Generally, the ultimate happiness that each faith teaches as its summum bonum is achievable only after the extinction of an individual’s life on earth. However, the highest form of happiness that one can realize before death is that which results from a life of contemplation according to the traditions of religious and philosophical thinking both of the East and the West. Aristotle spoke about three kinds of happiness: the first is the happiness experienced by "ordinary" people (who, in contemporary terms, we may think of as those of the working class who are rightly or wrongly considered to equate happiness with immediate pleasures such as drinking, watching a play or a cricket match, etc); the second is the happiness of people of "superior refinement", that is, the educated, sophisticated, and the materially better off who rely on achieving long-term goals such as career or business success to be happy; and the third, which Aristotle identified as the highest form of happiness, is the happiness produced by a contemplative life.
However valuable or exalted the happiness derived from a tranquil life of meditation may be, not everyone can pursue such happiness except perhaps occasionally; it will appeal to only a handful of individuals as we implied before. It is not suitable for ordinary people who want to raise a family, follow a profession, and fulfil obligations towards others, in short for people for whom "renunciation" is still not an option. Therefore let us focus on the temporal sort of happiness that is relevant to us all.
I mean the kind of less ethereal happiness that certain seventeenth and eighteenth century philosophers such as John Locke (1632-1704) and Jeremy Bentham (1748-1832) defined. They argued that happiness correlates to the number of pleasures in one’s life. University of London psychology teacher Michael W. Eysenck, the author of HAPPINESS – Facts and Myths (1990), says that this attitude corresponds more closely to contemporary thought and that it manages to rid views of happiness from what he calls "moralistic overtones": "… pleasure enhances happiness regardless of whether our pleasure derives from disreputable and reprehensible activities or from noble self-sacrifice". As I understand it, the author means that according to contemporary thinking happiness is amoral (non-ethical, morally neutral like the gods in ancient Greek mythology). But perhaps, this is not what he actually means, for one of the philosophers Eysenck refers to approvingly, Bentham, holds that all actions are right that promote "the happiness of the greatest number". Will "disreputable and reprehensible activities" promote the happiness of the greatest number?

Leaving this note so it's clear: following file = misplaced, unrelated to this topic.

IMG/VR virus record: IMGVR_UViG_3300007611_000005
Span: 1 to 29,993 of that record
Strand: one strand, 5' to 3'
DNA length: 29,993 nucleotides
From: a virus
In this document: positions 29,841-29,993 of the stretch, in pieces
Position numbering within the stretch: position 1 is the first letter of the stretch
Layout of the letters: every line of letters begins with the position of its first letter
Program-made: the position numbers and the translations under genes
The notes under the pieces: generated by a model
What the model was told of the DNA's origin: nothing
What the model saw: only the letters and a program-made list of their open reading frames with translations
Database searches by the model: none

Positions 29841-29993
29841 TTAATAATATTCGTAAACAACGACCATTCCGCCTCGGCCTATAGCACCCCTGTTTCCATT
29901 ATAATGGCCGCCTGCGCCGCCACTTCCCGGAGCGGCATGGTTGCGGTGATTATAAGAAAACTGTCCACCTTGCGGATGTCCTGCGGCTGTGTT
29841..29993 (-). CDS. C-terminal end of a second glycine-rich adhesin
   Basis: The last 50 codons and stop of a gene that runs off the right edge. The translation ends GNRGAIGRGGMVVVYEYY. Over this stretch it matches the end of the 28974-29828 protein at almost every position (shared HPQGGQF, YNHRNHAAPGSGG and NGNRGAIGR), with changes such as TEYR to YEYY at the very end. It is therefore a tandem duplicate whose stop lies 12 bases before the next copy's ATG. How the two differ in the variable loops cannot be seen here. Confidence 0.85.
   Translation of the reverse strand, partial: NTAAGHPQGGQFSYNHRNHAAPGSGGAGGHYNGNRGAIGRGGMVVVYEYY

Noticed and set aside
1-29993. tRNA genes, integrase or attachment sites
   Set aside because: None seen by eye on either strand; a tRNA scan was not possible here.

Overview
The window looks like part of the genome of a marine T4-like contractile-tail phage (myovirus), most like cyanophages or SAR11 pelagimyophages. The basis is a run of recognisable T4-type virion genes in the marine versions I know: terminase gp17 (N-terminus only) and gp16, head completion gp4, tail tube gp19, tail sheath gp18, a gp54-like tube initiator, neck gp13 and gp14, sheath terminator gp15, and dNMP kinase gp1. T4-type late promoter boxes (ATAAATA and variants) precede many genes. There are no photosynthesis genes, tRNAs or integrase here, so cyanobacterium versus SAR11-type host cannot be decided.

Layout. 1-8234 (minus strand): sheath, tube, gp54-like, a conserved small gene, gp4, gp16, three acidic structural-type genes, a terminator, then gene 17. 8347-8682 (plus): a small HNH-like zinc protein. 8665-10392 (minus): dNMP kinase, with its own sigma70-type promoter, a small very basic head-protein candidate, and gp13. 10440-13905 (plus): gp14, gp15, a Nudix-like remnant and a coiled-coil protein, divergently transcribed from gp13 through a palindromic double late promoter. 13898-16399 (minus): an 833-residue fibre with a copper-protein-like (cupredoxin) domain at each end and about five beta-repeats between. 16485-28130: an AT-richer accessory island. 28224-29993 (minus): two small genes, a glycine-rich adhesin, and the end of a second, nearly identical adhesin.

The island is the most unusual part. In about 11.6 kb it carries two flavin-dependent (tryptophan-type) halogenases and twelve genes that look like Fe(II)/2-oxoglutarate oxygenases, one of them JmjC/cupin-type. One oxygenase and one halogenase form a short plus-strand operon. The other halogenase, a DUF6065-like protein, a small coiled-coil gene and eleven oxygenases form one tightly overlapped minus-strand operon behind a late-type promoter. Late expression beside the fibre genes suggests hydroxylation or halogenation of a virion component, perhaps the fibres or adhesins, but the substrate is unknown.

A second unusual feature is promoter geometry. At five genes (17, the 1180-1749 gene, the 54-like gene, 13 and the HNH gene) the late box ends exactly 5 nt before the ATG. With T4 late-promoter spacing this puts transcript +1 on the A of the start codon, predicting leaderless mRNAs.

Where there’s a society there must be common ethical standards of behaviour that ensure its survival and the freedom of the individuals within it to enjoy all the benefits of living in such a community; individuals cannot conduct themselves in ways that obstruct the others’ freedom to do the same. Can a person indulge in an activity that brings them pleasure, but simultaneously wrecks the happiness of others (like rape for instance), and still be described as happy? However, there may be societies, or societies within societies, that hold a different view.
I think that, except in a totally selfish materialistic society, a pre-requisite for happiness is relative freedom from the idea of self. Reaching out to others is essential for personal happiness. Long time Oxford University social psychology professor Michael Argyle (1925-2002) who was fondly called the "Professor of Happiness" on obituaries on his death at 77 in September 2002 after a swimming accident from which he never recovered believed that good relationships are one of the factors that account for an individual’s happiness. His book "The Psychology of Happiness" (1987, 2nd edition 2001) contains a discussion of his empirical findings. One of these findings is that happiness is certainly enhanced by relationships, sex, eating, exercise, music, success, etc, but probably not by wealth. He, together with his colleague at Oxford University Peter Hills, developed the Oxford Happiness Questionnaire (containing twenty-nine items) with simple instructions for computing an individual’s Happiness Score. I am reproducing below some sample questions (with their serial numbers) from this questionnaire:
1) I don’t feel particularly pleased with the way I am.
2) I am interested in other people.
15) I am very happy.
28) I don’t feel particularly healthy.
29) I don’t have particularly happy memories of the past.
In a later comment, Professor Argyle said that an averagely happy person gets a score of 4 (in terms of the scoring method that is explained, which I have not given here).
Positive psychology researchers like Michael Argyle describe three kinds of happiness (not very different from the three types identified by Aristotle): pleasure, engagement, and meaning. According to him, happiness consists not only of positive emotions, but positive activities as well. Argyle believed that dancing is the happiest activity that one can participate in. Professor Argyle himself had a passionate love of Scottish country dancing.
We know when we are genuinely happy, because we feel happy when we are happy. But it is not so easy to say if someone else is truly happy or not unless we see evidence of the same in their verbal and non-verbal communication. This is because people try to hide negative feelings from others; they consider it improper or unseemly to betray such feelings to those around, something that psychologists call "social desirability bias". British philosopher and mathematician Bertrand Russell (1872-1970) claimed that "the most universal and distinctive mark of the happy man" is zest. However, a person could still be pretending to be happy, unless their happiness is borne out by other signs as well.
By Rohana R.Wasala